Landman and colleagues reported that 64% of residents and 22% of faculty in surgical specialties at 1 institution had Facebook accounts, of which half were publicly accessible. A cross-sectional study conducted in New Zealand of 338 recent medical school graduates revealed that 63% had active Facebook accounts. While a majority, 63%, had activated privacy options, among those with publicly available information, 37% revealed the user's sexual orientation, 16% noted religious views, and 43% indicated their relationship status. Almost equal numbers displayed photographs of themselves using alcohol (46%) as included photographs of themselves demonstrating healthy behaviors (45%).
One university in the United States reported 44.5% of residents and medical students using Facebook, with over three quarters including at least 1 personally identifiable piece of information and only a third availing themselves of privacy settings. A significant proportion showed potentially unprofessional behaviors (photographs of intoxication, overt sexuality, and foul language). A 2009 survey of deans at US medical schools found that 60% had experienced incidents of students posting unprofessional content and 13% had found violations of patient confidentiality occurring as a result of online postings by students within the past year.
The Downside to Social Media
Among key concerns about medical professionals' use of online social forums is the lack of guaranteed security, with the possibility of unwitting transmission of sensitive materials despite the use of privacy settings. For example, Facebook users may "tag" or label another Facebook user (pictures or text) by name without the knowledge or consent of the individual involved. A blog leaves a permanent imprint on the Internet because most blogs are searchable by date, name, or keywords, and a blog entry from long ago can quickly be accessed.
There is a considerable bioethical literature base concerning sexual, financial, and gift-giving boundaries within the patient-doctor relationship. Engaging in friendships with patients has not been a customary part of the relationship. Online friendships are particularly problematic because they do not prioritize the therapeutic interest of the patient and are associated with potentially inappropriate clinician self-disclosure, problems that can be magnified to the detriment of the therapeutic relationship in a mental health encounter. Therapists also note that the healthcare provider may become privy to patient information not intended for them through social media sites, such as patient smoking, alcohol ingestion, or dating behaviors. This information has the potential to change the framework of the therapeutic relationship.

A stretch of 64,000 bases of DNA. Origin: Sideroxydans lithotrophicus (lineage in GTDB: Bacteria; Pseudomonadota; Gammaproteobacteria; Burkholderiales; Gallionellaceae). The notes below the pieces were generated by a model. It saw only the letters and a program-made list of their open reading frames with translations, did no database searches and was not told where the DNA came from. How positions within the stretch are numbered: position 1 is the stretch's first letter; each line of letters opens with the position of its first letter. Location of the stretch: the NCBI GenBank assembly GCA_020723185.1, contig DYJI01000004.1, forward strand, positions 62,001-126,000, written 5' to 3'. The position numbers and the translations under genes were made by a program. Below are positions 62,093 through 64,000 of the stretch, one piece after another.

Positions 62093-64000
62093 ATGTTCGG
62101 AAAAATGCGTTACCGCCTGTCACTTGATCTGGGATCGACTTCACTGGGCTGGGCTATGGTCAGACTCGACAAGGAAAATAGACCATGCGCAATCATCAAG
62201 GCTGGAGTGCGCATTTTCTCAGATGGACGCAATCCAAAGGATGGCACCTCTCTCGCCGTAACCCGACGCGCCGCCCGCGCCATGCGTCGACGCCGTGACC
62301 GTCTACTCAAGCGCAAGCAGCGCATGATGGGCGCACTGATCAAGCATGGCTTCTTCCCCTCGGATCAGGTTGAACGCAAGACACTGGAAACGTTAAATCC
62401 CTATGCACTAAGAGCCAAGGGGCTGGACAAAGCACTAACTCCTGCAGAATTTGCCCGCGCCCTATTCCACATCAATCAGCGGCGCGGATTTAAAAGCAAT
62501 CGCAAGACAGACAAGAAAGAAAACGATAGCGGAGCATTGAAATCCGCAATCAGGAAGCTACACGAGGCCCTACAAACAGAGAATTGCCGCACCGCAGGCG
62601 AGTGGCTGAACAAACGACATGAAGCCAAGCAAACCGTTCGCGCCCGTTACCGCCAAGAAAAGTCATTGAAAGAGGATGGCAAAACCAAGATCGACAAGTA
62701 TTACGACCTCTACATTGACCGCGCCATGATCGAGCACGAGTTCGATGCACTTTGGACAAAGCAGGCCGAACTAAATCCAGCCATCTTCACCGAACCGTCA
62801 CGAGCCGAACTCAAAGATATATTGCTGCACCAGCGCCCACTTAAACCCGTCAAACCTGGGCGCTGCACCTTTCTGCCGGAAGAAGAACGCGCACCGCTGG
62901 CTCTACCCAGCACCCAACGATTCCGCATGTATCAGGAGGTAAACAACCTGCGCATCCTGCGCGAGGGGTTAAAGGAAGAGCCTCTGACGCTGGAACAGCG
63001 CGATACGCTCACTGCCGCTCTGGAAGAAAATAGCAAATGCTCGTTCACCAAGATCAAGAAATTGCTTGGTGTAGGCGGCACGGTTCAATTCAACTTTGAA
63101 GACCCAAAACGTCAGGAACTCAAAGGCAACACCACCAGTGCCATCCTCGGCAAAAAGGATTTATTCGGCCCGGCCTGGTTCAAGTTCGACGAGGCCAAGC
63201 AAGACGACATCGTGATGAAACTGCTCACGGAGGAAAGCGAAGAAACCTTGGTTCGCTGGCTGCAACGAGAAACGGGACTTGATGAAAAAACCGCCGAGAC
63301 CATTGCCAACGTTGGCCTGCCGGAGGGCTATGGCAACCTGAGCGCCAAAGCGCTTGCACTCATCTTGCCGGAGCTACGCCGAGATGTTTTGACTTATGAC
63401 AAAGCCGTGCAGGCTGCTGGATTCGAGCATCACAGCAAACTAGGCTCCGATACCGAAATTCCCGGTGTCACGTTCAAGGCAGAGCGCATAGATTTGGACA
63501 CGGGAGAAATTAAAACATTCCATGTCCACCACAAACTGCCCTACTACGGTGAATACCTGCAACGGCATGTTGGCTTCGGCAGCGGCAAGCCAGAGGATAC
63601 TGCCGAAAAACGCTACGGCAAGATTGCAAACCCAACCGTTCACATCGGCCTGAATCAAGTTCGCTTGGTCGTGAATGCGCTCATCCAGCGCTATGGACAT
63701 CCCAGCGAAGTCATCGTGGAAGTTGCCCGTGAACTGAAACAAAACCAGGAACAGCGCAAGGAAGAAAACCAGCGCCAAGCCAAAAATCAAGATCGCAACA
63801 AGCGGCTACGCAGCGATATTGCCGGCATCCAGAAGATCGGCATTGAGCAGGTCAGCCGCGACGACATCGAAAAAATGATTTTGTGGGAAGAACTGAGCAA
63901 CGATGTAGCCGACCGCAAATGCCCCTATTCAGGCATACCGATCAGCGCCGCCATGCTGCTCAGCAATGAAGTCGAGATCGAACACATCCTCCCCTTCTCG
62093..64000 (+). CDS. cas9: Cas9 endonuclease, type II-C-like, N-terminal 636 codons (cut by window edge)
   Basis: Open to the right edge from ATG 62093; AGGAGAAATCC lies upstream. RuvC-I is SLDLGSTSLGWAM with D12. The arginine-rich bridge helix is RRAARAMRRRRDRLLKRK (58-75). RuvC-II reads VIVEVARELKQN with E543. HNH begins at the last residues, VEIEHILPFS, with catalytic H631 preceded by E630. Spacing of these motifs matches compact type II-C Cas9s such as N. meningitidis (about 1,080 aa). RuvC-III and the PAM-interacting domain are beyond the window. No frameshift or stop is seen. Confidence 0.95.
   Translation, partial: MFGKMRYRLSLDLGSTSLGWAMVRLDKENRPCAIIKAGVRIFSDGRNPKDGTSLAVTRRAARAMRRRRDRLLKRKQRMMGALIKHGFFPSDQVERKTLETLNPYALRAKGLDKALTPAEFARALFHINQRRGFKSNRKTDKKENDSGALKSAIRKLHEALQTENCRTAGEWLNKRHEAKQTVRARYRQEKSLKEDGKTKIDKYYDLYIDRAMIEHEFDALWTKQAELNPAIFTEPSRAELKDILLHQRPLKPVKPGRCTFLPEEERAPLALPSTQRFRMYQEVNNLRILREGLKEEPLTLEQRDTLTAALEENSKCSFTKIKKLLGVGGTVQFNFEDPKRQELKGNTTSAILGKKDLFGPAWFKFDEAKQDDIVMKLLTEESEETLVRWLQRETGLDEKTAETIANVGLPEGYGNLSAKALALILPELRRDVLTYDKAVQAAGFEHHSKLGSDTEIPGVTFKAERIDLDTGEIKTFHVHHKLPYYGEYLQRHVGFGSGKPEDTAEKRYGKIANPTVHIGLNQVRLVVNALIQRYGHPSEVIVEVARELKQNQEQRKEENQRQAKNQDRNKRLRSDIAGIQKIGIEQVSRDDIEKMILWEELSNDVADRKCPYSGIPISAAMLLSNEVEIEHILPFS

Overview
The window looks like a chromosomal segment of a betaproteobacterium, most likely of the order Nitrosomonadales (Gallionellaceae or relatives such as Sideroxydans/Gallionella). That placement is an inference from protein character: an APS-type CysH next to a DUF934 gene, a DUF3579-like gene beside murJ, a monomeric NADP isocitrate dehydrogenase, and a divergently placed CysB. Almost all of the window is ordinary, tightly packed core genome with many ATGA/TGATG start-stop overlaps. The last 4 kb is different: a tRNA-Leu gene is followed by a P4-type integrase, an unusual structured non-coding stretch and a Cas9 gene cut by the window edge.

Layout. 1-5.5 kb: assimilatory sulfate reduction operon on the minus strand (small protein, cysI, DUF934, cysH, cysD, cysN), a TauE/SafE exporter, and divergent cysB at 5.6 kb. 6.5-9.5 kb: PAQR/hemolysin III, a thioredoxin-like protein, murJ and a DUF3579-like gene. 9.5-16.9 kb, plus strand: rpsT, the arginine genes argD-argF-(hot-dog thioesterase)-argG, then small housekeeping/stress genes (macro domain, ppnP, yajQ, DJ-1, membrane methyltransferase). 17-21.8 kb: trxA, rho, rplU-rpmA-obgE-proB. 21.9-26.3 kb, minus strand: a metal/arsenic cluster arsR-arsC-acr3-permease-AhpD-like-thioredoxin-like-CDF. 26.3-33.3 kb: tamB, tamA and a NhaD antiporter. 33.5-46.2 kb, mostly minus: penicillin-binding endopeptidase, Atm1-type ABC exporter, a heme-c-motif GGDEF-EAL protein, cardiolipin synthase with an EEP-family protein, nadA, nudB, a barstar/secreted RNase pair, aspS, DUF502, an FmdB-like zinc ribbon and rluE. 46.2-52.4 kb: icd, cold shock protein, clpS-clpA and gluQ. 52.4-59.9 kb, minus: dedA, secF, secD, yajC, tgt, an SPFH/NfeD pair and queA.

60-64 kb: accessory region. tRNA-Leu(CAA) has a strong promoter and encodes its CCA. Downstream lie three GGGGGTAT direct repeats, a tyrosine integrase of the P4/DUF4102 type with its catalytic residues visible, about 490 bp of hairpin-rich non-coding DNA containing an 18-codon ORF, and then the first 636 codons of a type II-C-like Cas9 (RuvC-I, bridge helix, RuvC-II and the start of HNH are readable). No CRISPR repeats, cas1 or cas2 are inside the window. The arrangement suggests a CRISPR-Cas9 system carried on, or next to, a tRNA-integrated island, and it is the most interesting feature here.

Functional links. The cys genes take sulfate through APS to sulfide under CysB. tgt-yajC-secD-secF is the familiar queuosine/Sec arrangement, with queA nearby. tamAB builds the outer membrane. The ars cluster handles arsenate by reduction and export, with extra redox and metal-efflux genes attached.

Searching for information online without the patient's knowledge may itself violate patient autonomy and dignity, infringing on the trust integral to the relationship. On the other hand, patients are now able to Google their providers and gather data that may well include inaccurate or false information. Healthcare professionals have to rethink the presumption of anonymity now that their private lives are within the reach of their patients, subject to intensification through images and other highly personal content. The traditional information asymmetry between provider and patient is likely to be increasingly equalized, with escalating information access by patients.
Some examples of unintended consequences of online participation in networking sites could include:
- A patient loses his life insurance because his primary care provider documents information in the medical record about his lifestyle behaviors obtained through his Facebook account.